By Matthew Schneier

New York Times News Service

PARIS — Poggy — aka Poggy the Man, whose legal name is Motofumi Kogi — is familiar in image and plumage to those who follow men’s fashion, particularly the version of it that walks the streets, not the runway. Street-style photographers have been after him for years.

Kogi, the creative director of United Arrows & Sons, the menswear arm of one of the leading Japanese department stores, cut a swath through Paris last month during the menswear shows. He traded his customary wide-brimmed black hat for a more surprising tam-o’-shanter.

He put together Poggy’s Box, a treasure chest of fashion from Japanese designers, to entice retailers to carry little-known labels.

It was recently at Tomorrow’s Paris showroom. It is the first iteration of a new project organized by the Japan External Trade Organization, Daisuke Gemma and the consulting arm of Tomorrow, which runs showrooms and offers business development services.

Kogi chose pieces from designers less known outside Japan.

“Do you know Devo?” he said. Ah, yes — there it is. After Kogi, the organizers of the project plan to continue to spotlight and incubate young Japanese design talent and expand their reach worldwide.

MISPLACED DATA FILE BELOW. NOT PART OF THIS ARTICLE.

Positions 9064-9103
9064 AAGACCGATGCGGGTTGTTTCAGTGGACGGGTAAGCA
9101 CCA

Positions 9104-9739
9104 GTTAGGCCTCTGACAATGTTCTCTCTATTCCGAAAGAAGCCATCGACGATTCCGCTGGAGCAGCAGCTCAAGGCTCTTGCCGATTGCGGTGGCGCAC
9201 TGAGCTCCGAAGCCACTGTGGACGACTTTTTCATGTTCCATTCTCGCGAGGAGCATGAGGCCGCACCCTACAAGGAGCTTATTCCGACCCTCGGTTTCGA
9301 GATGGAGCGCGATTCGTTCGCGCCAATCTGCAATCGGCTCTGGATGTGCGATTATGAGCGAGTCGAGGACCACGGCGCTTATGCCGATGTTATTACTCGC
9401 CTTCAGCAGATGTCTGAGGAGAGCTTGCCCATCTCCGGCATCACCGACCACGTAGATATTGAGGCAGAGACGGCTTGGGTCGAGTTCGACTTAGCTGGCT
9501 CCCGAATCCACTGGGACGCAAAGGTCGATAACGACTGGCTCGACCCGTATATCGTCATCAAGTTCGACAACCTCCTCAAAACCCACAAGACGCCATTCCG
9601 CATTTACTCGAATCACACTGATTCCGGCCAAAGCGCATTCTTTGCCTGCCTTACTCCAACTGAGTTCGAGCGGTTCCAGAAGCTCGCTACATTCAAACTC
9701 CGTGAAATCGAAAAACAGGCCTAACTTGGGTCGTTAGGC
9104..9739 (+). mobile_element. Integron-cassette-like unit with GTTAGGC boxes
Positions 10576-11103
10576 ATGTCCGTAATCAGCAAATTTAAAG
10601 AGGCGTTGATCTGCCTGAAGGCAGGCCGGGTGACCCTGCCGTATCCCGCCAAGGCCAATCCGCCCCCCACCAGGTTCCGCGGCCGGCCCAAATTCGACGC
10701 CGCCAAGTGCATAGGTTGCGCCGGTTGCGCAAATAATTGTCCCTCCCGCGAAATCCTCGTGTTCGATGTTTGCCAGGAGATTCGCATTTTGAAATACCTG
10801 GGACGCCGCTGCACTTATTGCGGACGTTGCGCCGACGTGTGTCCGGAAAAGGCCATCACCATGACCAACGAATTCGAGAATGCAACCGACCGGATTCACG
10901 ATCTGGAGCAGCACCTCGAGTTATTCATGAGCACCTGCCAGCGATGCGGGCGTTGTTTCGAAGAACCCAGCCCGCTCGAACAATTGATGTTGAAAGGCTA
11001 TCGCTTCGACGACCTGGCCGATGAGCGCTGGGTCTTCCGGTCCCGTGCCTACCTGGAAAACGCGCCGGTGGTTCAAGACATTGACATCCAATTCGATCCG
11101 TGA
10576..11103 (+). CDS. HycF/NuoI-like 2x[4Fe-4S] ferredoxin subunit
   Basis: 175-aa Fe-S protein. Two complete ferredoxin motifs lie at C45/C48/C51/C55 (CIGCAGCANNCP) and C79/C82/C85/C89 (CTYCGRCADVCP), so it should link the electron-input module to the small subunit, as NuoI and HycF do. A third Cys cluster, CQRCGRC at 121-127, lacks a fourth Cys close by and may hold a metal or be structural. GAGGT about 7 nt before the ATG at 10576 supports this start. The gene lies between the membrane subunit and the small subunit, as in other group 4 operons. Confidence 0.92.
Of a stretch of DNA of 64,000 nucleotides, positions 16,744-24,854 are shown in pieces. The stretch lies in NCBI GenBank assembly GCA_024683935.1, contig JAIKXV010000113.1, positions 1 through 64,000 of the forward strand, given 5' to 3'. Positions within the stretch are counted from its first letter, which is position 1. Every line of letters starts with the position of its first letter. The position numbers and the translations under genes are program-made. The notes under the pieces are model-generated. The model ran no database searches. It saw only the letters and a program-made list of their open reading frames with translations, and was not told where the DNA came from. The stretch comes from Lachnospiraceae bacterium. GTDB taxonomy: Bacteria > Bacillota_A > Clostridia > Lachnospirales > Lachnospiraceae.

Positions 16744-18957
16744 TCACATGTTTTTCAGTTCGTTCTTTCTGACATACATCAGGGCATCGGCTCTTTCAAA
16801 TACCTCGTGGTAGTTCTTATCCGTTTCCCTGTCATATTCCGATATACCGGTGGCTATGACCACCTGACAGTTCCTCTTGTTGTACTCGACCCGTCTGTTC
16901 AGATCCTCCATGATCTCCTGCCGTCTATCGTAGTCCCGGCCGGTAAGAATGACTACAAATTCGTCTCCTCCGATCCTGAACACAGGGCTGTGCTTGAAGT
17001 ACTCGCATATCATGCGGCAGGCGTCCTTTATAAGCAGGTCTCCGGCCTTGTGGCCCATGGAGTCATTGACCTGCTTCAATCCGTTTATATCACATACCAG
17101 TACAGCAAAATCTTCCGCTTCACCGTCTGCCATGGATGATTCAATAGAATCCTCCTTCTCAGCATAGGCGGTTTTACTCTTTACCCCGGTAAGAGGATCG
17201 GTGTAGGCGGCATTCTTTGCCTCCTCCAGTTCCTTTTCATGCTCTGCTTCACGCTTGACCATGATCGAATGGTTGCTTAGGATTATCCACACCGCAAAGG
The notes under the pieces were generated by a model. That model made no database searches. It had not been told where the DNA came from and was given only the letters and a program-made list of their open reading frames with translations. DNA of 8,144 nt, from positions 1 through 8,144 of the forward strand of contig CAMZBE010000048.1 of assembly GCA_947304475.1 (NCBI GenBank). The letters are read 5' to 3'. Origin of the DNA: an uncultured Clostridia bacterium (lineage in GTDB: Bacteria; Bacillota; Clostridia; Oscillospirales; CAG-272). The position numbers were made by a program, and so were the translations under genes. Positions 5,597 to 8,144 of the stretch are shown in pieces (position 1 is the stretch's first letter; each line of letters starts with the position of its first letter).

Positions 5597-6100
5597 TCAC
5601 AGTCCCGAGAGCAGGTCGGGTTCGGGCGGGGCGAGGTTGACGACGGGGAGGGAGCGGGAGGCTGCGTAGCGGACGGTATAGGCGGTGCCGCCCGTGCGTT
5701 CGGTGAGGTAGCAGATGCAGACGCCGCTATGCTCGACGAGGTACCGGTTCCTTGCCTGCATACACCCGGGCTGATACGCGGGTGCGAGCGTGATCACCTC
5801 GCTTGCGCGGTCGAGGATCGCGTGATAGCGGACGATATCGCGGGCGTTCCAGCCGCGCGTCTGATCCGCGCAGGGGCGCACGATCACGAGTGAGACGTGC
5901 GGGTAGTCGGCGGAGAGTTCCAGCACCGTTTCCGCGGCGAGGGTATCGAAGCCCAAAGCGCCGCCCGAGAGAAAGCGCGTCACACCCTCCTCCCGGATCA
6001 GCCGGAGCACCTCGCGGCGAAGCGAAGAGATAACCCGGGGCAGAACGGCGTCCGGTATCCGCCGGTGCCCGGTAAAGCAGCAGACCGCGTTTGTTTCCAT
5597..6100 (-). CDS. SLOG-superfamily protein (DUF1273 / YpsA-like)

The country has a record of nurturing its talent before the rest of the world catches up.

The brands he showed were largely new to this observer, although it wasn’t all unseen before.

A rack of upcycled pieces included jackets by Nexusvii refashioned from old Burberry trench coats and vintage jeans with hand-drawn graphics by Jun Inagawa, a Japanese graffiti artist.

Some shirts, by Miyagi Hidetaka, were stitched together from bandannas; others, in soft, aged cotton featured characters from “Garfield” and “The Simpsons.” Were those …?

“It’s coming from old bedsheets,” Kogi said.“Maybe from your home?”